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Introduction
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In the early days of the of the web, (server-side) dynamic web pages meant CGI scripts. However, CGI scripts were lousy to read because of a lot of print statements with a lot of escaping, over long lines and nearly no chance to guess the final output at one glance.

These problems were mostly solved by the so called templating systems. Popular templating systems are PHP, JSP and ASP. In Perl there are multiple templating systems, each which it's own advantages and disadvantages. One of the most powerful and widely used systems is Embperl.

These templating systems embed the program code into the markup and not vice versa as CGI scripts did. This usually made the code more readable and the final output easier to guess. The possibility to include other files made complex web pages manageable, because you can have common portions of the site in just one file and include them in many others. So you could change the layout of the headers, footers or menus each in just one file and the design changed on all pages.

But imagine, you once want to the menu component - which always was on the left side - on the right side. You would have to change all files and move the statement which generates or includes the menu from in front of the content to behind the content. If your site is large, this can be a lot of (dumb) work.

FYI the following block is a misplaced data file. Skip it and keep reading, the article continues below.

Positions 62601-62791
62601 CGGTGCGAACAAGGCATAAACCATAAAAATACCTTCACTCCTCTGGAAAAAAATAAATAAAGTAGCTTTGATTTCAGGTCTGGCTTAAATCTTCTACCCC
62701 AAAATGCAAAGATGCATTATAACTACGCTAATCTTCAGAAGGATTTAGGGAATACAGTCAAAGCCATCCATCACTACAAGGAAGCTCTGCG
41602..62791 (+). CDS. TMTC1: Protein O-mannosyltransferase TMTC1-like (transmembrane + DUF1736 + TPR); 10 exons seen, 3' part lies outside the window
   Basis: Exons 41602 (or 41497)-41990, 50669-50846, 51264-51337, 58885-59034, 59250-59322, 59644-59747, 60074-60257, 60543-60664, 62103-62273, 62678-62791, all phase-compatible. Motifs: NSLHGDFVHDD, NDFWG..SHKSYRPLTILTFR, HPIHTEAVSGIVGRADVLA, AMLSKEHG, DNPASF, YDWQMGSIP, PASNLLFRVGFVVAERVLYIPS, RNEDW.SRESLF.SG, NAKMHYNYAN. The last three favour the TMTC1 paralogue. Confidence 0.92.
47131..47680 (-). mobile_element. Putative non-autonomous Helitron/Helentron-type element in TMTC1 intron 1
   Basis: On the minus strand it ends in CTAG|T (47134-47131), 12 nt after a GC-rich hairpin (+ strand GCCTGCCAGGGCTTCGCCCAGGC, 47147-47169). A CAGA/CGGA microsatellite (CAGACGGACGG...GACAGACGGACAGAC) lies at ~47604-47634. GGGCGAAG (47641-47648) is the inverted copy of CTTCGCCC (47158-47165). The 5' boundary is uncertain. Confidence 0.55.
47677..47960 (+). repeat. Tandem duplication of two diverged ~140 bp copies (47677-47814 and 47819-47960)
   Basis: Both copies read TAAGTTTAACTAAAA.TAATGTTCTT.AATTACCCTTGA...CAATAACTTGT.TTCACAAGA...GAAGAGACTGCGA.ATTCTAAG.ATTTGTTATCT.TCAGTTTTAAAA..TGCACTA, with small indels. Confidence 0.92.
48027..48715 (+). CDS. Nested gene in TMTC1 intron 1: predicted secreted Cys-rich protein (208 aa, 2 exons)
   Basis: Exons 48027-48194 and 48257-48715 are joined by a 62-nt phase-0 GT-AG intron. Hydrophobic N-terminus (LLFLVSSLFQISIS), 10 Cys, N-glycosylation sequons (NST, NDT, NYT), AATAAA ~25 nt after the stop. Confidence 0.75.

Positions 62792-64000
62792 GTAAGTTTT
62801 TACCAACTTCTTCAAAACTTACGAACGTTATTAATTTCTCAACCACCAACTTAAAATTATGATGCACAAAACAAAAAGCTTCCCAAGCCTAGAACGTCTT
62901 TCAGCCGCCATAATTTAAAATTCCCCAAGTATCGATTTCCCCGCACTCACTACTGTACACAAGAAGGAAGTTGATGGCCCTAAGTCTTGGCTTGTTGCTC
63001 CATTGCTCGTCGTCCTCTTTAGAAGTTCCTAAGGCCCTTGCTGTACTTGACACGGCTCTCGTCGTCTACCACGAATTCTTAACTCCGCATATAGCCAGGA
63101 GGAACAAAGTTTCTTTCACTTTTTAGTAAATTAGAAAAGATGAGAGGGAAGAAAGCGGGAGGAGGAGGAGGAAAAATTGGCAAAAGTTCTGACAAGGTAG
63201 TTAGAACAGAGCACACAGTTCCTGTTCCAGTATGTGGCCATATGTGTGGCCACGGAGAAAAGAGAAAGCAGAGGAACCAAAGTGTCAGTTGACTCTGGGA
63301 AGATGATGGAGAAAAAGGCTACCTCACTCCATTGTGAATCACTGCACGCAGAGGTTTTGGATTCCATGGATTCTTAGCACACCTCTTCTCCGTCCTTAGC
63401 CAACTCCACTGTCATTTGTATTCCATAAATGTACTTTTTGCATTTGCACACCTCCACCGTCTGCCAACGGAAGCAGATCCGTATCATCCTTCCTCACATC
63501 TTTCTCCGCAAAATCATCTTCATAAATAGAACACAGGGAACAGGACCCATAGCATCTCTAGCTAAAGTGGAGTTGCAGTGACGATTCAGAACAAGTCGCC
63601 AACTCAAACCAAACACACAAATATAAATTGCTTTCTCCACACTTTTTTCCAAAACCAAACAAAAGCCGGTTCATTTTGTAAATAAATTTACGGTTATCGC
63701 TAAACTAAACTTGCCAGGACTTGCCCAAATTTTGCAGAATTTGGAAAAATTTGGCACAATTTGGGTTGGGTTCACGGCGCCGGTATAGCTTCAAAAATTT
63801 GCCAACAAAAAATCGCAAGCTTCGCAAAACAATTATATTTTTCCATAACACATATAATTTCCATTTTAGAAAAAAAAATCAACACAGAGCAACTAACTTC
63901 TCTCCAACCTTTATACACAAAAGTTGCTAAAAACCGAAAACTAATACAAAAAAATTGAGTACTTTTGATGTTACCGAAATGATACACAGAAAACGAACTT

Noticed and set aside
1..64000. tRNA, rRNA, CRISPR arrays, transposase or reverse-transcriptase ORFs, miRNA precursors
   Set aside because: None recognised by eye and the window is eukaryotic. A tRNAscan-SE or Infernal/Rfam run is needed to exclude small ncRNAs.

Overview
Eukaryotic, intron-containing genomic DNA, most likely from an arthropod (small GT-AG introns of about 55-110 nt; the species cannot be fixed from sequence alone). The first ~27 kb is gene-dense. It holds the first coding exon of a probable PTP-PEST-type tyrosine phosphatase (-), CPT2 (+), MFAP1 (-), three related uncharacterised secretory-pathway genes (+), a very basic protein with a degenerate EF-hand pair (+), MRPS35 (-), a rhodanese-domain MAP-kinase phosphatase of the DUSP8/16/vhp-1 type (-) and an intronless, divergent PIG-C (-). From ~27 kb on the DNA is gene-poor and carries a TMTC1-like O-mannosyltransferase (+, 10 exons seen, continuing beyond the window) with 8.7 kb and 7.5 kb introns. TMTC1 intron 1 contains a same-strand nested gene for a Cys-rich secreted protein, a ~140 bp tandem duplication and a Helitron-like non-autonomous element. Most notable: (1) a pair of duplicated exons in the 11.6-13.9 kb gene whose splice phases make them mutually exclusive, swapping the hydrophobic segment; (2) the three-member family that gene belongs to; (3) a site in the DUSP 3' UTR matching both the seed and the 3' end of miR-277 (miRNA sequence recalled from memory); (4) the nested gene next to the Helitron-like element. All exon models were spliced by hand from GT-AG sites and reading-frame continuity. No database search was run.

Another disadvantage of this method is, that if you want one branch of your site to have a slightly different layout - let's say it differs in one of the included files - you'll have to change this information in each of the affected files at top level. In object-oriented programming, you would derive a new class from an existing one, overriding just one or a few methods and all other methods will be inherited from it's parent class(es).

So why not carryover the concept of object-oriented programming to creating dynamic websites? Embperl does that by providing Embperl::Object and thereby facilating the conception and implementation of big dynamic component-based websites.

Using Embperl's own website (http://perl.apache.org/embperl/) as example, the following sections will show how Embperl::Object works. The full source code of the Embperl website is included in the distribution of version 2.0 of Embperl in the directory /eg/web


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